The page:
Chapter

Social Foundations of the Rule of Law: Franz Neumann and Otto Kirchheimer

Roger Cotterrell

in Law's Community

Published in print February 1997 | ISBN: 9780198264903
Published online March 2012 | e-ISBN: 9780191682858 | DOI: http://dx.doi.org/10.1093/acprof:oso/9780198264903.003.0008

Series: Oxford Socio-Legal Studies

Social Foundations of the Rule of Law: Franz Neumann and Otto Kirchheimer

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The theme of historical transformations of legal rationality can be further developed through an examination of the changing social foundations of the idea of the Rule of Law, illuminated by Franz Neumann and Otto Kirchheimer. Neumann's view that the Rule of Law reconciles, in specific historical conditions, the contradictory elements of law as sovereign power or will (voluntas)and as reason or principle (ratio) is important to the arguments in Part III of this book. The idea of the Rule of Law recognises centralised political power as the immediate origin of modern law while emphasising certain values that may be asserted against government. But what does that formulation entail in contemporary conditions? Historical evidence suggests why an appropriate reconciliation of ratio and voluntas may be hard to maintain. This chapter discusses the legal invisibility of change, the Rule of Law of competitive society, the ‘England problem’ and the Rule of Law, and the experience of Weimar Germany.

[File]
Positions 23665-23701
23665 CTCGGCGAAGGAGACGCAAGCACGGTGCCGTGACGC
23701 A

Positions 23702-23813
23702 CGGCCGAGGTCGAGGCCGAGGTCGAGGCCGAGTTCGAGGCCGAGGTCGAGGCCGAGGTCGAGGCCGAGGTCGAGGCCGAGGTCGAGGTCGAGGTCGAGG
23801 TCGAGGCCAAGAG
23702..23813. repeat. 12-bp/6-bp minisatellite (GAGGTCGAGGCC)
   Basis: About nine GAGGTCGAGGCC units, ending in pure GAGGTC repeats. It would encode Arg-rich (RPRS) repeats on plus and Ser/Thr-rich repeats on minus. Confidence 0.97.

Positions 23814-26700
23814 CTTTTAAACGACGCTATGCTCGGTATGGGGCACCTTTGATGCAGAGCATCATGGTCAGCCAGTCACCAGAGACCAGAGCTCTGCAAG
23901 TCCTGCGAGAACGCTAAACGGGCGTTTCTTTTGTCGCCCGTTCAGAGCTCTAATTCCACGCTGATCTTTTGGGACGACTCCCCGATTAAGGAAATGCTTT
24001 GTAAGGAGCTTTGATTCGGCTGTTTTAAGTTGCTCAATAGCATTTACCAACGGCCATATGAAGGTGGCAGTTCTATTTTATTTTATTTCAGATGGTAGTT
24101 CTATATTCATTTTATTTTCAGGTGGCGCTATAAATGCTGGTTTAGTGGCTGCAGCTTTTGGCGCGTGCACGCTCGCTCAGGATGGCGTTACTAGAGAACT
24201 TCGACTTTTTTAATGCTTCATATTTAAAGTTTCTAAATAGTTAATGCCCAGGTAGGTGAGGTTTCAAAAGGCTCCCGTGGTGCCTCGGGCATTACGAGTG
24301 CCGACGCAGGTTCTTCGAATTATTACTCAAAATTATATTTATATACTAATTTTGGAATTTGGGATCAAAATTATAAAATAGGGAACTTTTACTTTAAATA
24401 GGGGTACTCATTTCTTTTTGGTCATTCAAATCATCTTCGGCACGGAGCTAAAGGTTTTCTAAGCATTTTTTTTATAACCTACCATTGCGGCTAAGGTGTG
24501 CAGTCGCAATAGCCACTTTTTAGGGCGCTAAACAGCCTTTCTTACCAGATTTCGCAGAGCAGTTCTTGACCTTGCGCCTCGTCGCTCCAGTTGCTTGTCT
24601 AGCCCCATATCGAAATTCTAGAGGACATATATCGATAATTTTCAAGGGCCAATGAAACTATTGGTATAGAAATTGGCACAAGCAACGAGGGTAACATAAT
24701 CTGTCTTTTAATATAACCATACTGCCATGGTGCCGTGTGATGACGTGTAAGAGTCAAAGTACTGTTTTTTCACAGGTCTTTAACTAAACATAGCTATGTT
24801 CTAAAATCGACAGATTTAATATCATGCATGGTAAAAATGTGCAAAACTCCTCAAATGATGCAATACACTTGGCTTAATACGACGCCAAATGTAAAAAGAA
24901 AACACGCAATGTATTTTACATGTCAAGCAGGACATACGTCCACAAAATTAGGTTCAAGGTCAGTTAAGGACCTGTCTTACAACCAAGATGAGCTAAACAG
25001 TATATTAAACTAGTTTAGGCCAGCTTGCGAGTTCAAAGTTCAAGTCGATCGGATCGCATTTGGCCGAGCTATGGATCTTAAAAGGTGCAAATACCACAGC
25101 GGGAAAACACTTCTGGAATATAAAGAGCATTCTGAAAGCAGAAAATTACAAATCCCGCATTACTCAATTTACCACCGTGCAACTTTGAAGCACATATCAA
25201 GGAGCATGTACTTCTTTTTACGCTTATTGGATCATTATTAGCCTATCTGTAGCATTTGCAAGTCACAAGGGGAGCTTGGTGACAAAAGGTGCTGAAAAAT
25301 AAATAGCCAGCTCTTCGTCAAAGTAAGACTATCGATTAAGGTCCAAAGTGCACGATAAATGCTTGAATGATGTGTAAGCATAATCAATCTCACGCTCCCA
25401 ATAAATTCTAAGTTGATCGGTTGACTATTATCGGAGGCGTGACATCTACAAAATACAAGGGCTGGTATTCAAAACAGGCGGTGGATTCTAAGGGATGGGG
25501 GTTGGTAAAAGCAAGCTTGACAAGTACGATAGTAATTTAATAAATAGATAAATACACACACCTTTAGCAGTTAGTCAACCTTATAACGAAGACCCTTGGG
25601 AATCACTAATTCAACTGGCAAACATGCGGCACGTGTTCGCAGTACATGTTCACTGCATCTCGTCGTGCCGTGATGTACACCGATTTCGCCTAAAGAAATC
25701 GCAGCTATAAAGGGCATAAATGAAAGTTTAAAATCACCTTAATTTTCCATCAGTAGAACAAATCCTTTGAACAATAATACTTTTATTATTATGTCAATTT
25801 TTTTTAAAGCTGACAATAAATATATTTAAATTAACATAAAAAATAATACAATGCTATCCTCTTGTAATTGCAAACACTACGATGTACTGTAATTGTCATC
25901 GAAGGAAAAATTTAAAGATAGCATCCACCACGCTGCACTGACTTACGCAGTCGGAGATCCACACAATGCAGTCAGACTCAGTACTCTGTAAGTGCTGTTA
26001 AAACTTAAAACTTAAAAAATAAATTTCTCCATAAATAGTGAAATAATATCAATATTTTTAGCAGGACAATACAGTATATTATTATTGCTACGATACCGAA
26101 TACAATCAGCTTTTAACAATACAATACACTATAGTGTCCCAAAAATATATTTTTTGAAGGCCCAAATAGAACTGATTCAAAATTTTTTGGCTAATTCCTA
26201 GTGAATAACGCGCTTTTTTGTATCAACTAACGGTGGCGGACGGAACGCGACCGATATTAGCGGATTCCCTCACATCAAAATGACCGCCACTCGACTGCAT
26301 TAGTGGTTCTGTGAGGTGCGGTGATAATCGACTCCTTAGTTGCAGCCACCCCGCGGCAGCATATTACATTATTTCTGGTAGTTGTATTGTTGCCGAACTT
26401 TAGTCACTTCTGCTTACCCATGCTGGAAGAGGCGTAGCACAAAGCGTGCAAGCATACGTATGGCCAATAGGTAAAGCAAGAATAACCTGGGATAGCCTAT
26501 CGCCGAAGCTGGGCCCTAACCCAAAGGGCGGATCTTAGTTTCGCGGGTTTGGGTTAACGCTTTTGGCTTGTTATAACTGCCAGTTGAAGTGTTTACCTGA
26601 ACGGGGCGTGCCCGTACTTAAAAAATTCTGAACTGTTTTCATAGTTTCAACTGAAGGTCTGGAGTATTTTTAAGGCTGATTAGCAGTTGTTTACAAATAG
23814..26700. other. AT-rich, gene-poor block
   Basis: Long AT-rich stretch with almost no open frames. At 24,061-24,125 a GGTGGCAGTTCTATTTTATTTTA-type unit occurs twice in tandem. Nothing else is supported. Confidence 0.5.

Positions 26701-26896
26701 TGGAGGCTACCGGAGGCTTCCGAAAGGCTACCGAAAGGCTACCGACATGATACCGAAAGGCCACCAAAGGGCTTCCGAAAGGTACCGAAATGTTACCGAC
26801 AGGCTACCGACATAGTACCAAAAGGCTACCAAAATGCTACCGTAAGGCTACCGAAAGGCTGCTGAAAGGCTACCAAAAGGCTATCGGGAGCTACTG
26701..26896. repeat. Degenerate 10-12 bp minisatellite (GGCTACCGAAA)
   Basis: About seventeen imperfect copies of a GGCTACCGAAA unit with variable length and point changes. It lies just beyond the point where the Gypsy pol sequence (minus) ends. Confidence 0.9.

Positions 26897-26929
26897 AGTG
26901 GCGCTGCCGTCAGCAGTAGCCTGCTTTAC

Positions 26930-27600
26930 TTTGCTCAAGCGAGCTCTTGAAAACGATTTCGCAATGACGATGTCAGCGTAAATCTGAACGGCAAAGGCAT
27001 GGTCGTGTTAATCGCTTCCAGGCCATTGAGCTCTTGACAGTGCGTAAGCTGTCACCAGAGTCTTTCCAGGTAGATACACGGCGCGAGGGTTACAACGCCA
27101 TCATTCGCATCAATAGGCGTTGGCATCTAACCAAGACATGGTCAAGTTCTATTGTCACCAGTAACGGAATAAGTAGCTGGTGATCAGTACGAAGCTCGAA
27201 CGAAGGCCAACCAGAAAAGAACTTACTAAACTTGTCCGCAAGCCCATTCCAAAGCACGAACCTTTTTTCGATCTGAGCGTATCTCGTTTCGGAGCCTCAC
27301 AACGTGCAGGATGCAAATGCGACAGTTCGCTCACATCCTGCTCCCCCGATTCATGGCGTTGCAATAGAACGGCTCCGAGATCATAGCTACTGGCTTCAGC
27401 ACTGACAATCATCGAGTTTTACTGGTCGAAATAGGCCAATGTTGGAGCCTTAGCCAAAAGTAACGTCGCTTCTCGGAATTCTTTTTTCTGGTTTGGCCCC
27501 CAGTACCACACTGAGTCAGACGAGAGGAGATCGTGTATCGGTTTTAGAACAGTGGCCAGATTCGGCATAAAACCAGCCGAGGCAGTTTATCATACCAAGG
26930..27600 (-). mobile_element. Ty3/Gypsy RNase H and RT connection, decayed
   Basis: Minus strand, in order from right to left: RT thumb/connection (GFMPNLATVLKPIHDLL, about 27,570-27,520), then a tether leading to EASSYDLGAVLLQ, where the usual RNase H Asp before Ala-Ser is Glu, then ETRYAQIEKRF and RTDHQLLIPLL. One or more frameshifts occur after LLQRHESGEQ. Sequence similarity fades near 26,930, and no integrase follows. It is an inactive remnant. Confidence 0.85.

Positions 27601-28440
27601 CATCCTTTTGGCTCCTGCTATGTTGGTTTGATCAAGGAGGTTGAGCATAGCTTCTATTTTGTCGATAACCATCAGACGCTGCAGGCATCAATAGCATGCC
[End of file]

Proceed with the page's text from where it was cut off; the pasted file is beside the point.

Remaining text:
Keywords: Rule of Law; Franz Neumann; Otto Kirchheimer; will; reason; law; competitive society; England; Weimar Germany

Chapter.  6864 words. 

Subjects: Jurisprudence and Philosophy of Law

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